Grading the Basic Pattern Blocks

Kathy K. Mullet

Source: Concepts of Pattern Grading. Techniques for Manual and Computer Grading, 3rd Edition, 2015, Fairchild Books Library

Book chapter + STUDIO

How to grade the basic block patterns is the most important skill in pattern grading. Because flat patternmaking is based on the use and manipulation of the basic sloper to create other apparel designs, learning to grade the basic block patterns will enable the designer to grade any other design that he or she creates. Learning where the grade is distributed in the basic pattern is imperative to grading other designs. The principles and concepts learned in this chapter will be applied in all of t

Sleeve/Bodice Combinations

Kathy K. Mullet

Source: Concepts of Pattern Grading. Techniques for Manual and Computer Grading, 3rd Edition, 2015, Fairchild Books Library

Book chapter + STUDIO

The bodice and sleeve patterns may be combined to produce new styles referred to as sleeve/bodice combinations. Although these styles are actually developed by combining two basic patterns, new grade rules are required when the pattern orientation is different from the basic blocks. For this chapter, new grade rules will be developed for all of the cardinal points. Some manufacturers may develop a new grade rule table for each new style, even though many of the new grade rules will be the same or

Design Variations and Effects of Grading on Garment Style

Kathy K. Mullet

Source: Concepts of Pattern Grading. Techniques for Manual and Computer Grading, 3rd Edition, 2015, Fairchild Books Library

Book chapter + STUDIO

By this point the reader should be familiar with the grade rules necessary to grade basic garment designs and how a grade is distributed through a pattern. A solid foundation in patternmaking is essential for a pattern grader. It is possible: if a patternmaker can grade a basic sloper, then he or she would be able to develop a garment pattern of any size by using a sloper of the selected size. This is the basic principle by which a patternmaker can use a computer-assisted drawing (CAD) system to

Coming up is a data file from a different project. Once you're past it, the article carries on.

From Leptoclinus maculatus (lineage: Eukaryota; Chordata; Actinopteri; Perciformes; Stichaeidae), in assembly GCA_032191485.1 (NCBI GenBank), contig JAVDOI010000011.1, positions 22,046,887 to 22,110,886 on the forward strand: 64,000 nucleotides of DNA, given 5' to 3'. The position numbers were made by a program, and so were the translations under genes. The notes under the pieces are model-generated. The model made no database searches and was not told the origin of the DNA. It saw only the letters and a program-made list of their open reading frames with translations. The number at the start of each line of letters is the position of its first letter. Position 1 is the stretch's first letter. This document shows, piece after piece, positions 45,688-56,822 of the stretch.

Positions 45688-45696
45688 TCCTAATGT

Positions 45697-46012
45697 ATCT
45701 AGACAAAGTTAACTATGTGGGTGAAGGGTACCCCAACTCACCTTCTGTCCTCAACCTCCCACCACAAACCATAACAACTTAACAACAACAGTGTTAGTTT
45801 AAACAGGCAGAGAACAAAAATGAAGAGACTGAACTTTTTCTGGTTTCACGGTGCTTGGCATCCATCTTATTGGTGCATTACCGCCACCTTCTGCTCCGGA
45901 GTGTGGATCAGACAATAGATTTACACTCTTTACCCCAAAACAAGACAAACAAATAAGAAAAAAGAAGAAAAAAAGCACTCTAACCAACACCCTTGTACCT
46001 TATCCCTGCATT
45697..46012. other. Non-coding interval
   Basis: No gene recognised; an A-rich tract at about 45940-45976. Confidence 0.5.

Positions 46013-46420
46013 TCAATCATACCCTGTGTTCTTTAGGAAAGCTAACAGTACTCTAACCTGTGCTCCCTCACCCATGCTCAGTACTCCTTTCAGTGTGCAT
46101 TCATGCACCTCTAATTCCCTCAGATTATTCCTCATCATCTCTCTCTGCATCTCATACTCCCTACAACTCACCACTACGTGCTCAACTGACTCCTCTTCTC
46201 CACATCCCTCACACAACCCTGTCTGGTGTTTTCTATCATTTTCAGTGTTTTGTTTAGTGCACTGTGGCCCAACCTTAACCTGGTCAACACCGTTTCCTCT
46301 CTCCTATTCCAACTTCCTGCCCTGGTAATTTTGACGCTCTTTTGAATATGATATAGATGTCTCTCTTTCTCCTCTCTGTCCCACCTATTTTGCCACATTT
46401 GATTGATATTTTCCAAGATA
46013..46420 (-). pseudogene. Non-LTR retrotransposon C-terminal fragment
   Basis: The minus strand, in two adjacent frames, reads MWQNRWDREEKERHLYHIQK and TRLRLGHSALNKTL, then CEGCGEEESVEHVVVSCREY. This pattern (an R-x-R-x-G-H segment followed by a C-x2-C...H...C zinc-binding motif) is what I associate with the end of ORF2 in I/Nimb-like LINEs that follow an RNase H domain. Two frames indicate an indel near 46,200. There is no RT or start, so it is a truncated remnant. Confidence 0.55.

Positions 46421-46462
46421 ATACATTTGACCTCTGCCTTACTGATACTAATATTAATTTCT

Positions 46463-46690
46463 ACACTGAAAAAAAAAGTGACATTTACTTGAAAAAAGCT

Grading with multiple x,y Axes

Kathy K. Mullet

Source: Concepts of Pattern Grading. Techniques for Manual and Computer Grading, 3rd Edition, 2015, Fairchild Books Library

Book chapter + STUDIO

Grading manually or by computer requires the movement of cardinal points in x and y directions on a Cartesian graph. The Cartesian graph was introduced in Chapter 3, where a single set of x,y axes was discussed. The procedure for moving the pattern along the axes is illustrated in Chapter 3, and grading examples of the basic blocks and other basic styles are given in Chapters 5, 6, and 7.

Grading Stretch Garments

Kathy K. Mullet

Source: Concepts of Pattern Grading. Techniques for Manual and Computer Grading, 3rd Edition, 2015, Fairchild Books Library

Book chapter + STUDIO

Grading garments made of stretch fabrics differs from grading garments made of rigid fabrics when the garments utilize the stretch as part of their fit and function. Garments in this category are actually cut smaller than the body dimensions for the size they are designed to fit. Swimwear, leotards, and unitards are examples of garments that fall into this category (Figure 9.1). These garments are referred to as stretch garments in this text. Fabrics that have enough stretch and recovery utilize

Grading from Garment Specifications

Kathy K. Mullet

Source: Concepts of Pattern Grading. Techniques for Manual and Computer Grading, 3rd Edition, 2015, Fairchild Books Library

Book chapter + STUDIO

As explained in the Business of Fashion (Burns, Mullet, & Bryant, 2011), an apparel line can be created and produced in many different ways. Many retailers design their own private labels and store brands but hire a contractor to manufacture the goods. The retailers have product development teams who create the apparel line for their target customers and develop garment specifications. The garment specifications are then provided to the contractor, who sources the goods, develops the pattern, gra